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Saturday, August 1, 2015

A Few More Biblical Approaches to Dealing with Disagreement within the Ranks

Yesterday I wrote a short blog post briefly outlining two biblical approaches to dealing with disagreement. I shared it online and it met with a flurry of response. One individual on the Facebook replied to me saying, “Jeff – you appear to consider the biblical methods that only appeal to you, while deliberately ignoring the more forceful methods the scriptures teach.”

He then listed for my edification: Romans 16: 17 – 18 , 2 John 1: 10 – 11 , and Matthew 7: 15 – 19 .

In one regard, my challenger is accurate – though not for the reason he believes. I did not consider every method. My very brief post was not intended to enumerate every verse of biblical instruction on this topic, but to treat (briefly) on two that are often disregarded. This was not a deliberate attempt to disregard some parts of scripture (as if that would make them disappear.) But since the challenge has been raised, let’s add to this list, that I and my interlocutor have begun, another biblical approach to dealing with disagreement within the ranks:

This one is found twice in the words of Jesus – though the different synoptic accounts largely overlap – in Mark 9: 38 – 39 and in Luke 9: 49 – 50.

The disciples saw some other fellows who were driving out demons in Jesus’ name. The driving out of demons was a large part of the good news of the kingdom that Jesus was preaching and his disciples, who were close to him, who had spent a lot of time in his presence, felt that they needed to protect their proprietary brand of that gospel.

“We saw some other driving out demons in your name – but we told them to stop because they’re not part of our group.”

To which Jesus answered: “Do not stop him; for no one who does a deed of power in my name will be able soon afterward to speak evil of me,” (in Mark’s version)  or “Do not stop him; for whoever is not against you is for you” (in Luke’s – New Revised Standard Version).

Within the ranks of our Salvation Army officers and soldiers and adherents, there are a number of scriptural issues that are being debated. But let’s not allow a defensive sense of proprietary ownership of our brand of the gospel blind us the good work of the gospel where it is being done – Is the good news being preached (whosoever will may be saved…) are human needs being met in Jesus name without discrimination…even by those who may not be part of “our group”?  If so, then perhaps our disagreement should be put aside.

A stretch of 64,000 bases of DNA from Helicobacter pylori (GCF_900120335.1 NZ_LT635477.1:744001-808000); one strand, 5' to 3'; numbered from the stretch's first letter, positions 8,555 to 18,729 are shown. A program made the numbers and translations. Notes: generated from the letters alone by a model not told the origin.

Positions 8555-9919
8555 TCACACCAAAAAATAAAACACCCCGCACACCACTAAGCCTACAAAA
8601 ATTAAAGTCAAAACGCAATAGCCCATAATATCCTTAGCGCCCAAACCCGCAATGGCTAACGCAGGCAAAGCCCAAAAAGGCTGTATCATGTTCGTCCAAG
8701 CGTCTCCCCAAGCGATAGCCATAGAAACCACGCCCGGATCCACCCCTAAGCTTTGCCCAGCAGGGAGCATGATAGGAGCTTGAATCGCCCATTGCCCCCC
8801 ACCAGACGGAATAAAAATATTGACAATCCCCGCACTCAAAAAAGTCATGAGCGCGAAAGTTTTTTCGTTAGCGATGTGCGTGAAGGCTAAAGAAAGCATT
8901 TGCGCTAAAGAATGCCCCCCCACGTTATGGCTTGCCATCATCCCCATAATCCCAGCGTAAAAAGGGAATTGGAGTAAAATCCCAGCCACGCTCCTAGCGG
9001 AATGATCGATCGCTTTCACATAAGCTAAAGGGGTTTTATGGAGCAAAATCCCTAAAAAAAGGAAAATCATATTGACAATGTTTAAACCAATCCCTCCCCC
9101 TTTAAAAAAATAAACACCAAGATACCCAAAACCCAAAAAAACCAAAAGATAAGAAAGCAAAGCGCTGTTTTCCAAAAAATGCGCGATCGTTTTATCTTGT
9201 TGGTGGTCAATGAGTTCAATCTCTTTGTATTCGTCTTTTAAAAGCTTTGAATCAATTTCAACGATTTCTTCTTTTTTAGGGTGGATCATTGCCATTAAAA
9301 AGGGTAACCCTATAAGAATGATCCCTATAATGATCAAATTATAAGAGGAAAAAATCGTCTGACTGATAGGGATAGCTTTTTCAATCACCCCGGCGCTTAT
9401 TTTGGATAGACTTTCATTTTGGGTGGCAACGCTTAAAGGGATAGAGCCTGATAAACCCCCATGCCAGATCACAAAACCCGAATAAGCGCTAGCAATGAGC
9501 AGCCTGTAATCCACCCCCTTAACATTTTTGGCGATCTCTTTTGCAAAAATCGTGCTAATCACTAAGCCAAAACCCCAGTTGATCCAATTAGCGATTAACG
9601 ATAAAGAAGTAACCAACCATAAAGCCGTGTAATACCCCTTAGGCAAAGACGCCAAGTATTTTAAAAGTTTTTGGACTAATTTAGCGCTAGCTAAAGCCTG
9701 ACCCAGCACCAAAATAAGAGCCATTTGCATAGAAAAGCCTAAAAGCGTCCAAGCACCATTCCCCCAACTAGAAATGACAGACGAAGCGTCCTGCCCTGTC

This post has been edited to be somewhat less inflammatory. - 


  1. I see it seems safer for you to blog your reactions rather than deal with them openly in the thread where the challenges are posted for more than 17,000 members can read them freely.

    1. You mean this blog - which is available to anyone and everyone - which I have shared in that forum - you mean this very private and hidden blog?

      Do you mean to accuse me of being secretive - when I have commented and replied to your comments elsewhere? That is farcical.

    2. Checking the time stamps on your responses - here and in the other forum (where I shared this post) - it seems that you posted your comment here AFTER responding to me in the forum. (Unless the time stamps are inaccurate) How can you make this accusation?

  2. Just what is your aim here Jeff? To serve as a wedge in the ranks of the Army? To divide and conquered territory with your clever craftsmanship of words? I am merely holding you accountable to the very Word you claim to teach and preach by.

    My challenge to you was to not ignore the very pointed passages of Scripture which address false teaching in the body of Christ.

    You cannot claim to have any merit on accurate biblical interpretation while claiming that there are countless ways to reduce its principles to mere subjectivism. What is Truth that should set men free if it cannot be discerned from error?

    And what place does sin have in the body of Christ? This is precisely what our founder wanted of in the days to come when he said, "the chief danger that confronts the coming century will be religion without the Holy Ghost, Christianity without Christ, forgiveness without repentance, salvation without regeneration, politics without God, heaven without hell."

    1. Strange that you read my articles about unity (in spite of disagreement) as an attempt to divide.


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